I prayed all that week that I would get another shot.  I know, it's not a very "serious" prayer, but apparently God enjoys giving us the little things, because on Saturday, my last morning on campus, I had the amazing opportunity to follow this pair around for about half an hour, as they hunted for breakfast:

Saturday was a free day because we were finished with the forum but weren't leaving until the wee hours of the next morning.  I spent the day with David and a few others, wandering around the town looking for souvenirs to take back to our families.  
The only photo I actually appear in, other than the planned group photo above!

The train station

Thursday, September 28, 2017

Recent Happenings

Well, here we are at the end of another month and I see we haven't written anything for awhile.  :)  We have been very busy, but not with the sort of things that one blogs about.

During Etnos' winter vacation (July), we had the pleasure of hosting Kaylee's mom for a 10-day visit. This is the first time she has visited since we moved to Santa Cruz, so we had a lot of new things to show off!

The Santa Cruz Botanical Garden
One of our regular second-hand clothes shops
And, of course, the main plaza of Santa Cruz
After she left, we had more visitors arrive (from England and US/Mexico) to put on a 2-week advanced language workshop for our missionaries that are studying language in ethnic groups.  Nathan had lots to coordinate to make that happen and participated as much as he could.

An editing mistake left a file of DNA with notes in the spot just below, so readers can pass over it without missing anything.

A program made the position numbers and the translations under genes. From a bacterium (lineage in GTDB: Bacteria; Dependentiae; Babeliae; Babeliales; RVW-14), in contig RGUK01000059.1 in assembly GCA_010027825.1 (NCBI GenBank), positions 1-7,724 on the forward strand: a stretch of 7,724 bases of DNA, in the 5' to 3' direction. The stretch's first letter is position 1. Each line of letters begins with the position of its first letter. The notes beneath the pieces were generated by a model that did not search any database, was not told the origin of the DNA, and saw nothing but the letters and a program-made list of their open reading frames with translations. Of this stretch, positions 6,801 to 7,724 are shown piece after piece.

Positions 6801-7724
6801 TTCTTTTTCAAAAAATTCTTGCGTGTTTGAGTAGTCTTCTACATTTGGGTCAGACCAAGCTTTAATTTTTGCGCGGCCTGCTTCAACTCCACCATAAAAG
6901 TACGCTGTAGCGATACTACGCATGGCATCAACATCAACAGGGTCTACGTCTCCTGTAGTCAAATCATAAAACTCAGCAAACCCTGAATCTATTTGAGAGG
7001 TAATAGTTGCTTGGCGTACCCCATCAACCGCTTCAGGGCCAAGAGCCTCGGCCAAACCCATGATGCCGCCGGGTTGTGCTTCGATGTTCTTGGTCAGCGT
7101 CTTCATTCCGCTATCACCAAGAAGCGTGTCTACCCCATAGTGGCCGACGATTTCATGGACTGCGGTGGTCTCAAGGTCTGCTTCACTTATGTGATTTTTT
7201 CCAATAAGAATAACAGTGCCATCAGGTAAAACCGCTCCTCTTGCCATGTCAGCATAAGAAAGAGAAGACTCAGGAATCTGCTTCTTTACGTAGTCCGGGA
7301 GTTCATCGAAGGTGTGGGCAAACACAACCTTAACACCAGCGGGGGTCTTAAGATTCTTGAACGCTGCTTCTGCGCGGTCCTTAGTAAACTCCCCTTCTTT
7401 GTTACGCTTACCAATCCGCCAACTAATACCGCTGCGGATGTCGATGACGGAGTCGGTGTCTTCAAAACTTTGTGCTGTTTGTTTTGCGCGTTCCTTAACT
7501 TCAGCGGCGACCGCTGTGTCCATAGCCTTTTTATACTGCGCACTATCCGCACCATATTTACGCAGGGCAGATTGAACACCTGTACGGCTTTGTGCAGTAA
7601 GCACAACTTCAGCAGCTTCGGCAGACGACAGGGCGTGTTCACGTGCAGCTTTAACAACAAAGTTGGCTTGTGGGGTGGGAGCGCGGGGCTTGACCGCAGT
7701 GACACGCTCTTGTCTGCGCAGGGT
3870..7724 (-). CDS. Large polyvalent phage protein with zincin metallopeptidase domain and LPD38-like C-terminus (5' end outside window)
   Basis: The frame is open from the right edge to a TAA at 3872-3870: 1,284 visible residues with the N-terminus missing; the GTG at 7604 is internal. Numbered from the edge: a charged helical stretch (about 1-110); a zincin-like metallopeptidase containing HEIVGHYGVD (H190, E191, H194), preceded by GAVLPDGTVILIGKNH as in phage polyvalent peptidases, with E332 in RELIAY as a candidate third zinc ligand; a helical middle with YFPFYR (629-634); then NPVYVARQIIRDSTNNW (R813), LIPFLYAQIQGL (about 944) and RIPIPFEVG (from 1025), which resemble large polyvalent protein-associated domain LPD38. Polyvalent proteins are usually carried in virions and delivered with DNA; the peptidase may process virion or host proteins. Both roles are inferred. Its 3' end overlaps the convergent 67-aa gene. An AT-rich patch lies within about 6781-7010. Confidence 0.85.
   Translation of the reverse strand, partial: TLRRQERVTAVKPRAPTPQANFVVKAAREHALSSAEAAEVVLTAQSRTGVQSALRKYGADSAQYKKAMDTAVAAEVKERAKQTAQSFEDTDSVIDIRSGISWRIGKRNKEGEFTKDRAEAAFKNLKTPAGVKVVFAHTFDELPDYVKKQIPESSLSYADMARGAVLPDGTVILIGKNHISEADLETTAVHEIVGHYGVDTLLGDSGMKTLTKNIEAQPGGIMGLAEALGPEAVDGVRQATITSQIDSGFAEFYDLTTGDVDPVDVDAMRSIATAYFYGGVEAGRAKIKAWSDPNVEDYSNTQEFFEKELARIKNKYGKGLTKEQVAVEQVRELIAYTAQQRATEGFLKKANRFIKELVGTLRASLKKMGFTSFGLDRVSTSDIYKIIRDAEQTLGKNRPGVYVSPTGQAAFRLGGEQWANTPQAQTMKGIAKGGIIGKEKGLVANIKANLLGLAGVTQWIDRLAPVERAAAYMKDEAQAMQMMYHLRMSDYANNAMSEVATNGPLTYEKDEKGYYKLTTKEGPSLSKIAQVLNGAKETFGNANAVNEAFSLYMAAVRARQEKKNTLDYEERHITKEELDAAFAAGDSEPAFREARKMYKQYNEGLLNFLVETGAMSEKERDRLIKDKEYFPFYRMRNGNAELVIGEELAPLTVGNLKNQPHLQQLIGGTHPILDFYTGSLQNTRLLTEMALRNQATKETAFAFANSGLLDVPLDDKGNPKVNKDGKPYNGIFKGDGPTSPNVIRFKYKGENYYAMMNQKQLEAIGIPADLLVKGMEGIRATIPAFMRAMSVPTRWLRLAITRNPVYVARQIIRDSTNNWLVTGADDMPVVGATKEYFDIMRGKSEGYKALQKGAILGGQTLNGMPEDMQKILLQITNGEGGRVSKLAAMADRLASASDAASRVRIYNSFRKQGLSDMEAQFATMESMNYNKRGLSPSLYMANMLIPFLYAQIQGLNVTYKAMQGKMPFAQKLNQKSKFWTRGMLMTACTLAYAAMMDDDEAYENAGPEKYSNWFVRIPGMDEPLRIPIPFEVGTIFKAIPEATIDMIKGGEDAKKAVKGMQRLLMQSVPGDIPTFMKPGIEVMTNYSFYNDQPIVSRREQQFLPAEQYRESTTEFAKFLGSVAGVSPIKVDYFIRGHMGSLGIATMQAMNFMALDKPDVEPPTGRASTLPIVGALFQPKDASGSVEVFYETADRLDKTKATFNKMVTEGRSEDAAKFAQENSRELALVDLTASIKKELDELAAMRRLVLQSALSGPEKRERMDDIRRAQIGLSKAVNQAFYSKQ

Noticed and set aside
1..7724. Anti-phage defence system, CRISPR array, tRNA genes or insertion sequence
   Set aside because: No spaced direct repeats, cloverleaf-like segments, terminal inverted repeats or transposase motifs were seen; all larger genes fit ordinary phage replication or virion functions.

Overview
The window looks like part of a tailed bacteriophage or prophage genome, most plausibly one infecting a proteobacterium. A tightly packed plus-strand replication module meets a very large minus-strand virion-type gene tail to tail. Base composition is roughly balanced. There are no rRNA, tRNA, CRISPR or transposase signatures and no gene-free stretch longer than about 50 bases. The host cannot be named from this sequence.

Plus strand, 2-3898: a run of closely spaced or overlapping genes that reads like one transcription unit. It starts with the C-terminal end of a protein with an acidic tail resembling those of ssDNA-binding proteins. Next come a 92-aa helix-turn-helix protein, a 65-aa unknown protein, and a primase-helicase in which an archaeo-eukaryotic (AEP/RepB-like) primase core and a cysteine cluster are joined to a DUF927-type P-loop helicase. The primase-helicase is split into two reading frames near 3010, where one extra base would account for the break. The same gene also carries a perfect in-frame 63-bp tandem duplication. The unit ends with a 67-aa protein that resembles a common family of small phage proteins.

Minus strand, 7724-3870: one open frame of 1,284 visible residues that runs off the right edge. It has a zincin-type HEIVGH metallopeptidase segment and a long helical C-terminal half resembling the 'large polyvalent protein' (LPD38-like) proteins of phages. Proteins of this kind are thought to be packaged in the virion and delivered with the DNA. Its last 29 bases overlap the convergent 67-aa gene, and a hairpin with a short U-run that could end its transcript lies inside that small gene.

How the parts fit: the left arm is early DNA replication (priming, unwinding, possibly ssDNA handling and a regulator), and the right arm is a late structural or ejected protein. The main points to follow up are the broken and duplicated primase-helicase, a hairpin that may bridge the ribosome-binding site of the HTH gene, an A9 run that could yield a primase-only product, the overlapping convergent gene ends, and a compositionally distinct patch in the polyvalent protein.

Studying discourse analysis!

Naturally, we had to show them around, too, including dinner out in a nearby town, during which Kaylee got personal instruction on how to make sonso on a stick. :)

While the workshop was in its second week, we started classes again in the Etnos training center.  Something new this semester is that Nathan is now serving as a member of the 3-man leadership team.  This means more meetings, more decisions, more phone calls, more knocks at the door.  You can pray that we will make wise decisions and will manage the stress well.  We started off with three fairly major decisions/changes that had to be made, so that was "fun."

Another new thing this semester is that we decided to make a simple fire pit and have a family bonfire every Friday night.  Everyone is welcome and we have had  both students and staff come and enjoy an informal chat.  When we break out the marshmallows or sausages, we get a real crowd! :)
Students making their first-ever s'more at the new family firepit
I'm happy to report that the girls are doing well and are more beautiful than ever.  They started a new school year in August and are now in grades 5, 3, and 2.
Addi, Lydia, and Anne loving the plumeria blossoms!
This semester, we have 4 students that are finishing the 3-year training program.  They are currently out in an Ayoré village for 10 weeks, studying their culture and language.  The purpose is to give them a realistic opportunity to see what it is like to move into an indigenous community and try to start building relationships.  At the same time, they are cementing their understanding of the language-learning techniques we have taught as well as being stretched in their concept of teamwork.

Last Friday, halfway through their time there, we went to visit them as a family, both to encourage them and check up on how they are doing in their study.  They had lots to share about, both blessings and challenges.  Please keep them in your prayers as well as they continue until the end of October.
Consulting meeting with the whole team

They are living together in another missionary couple's house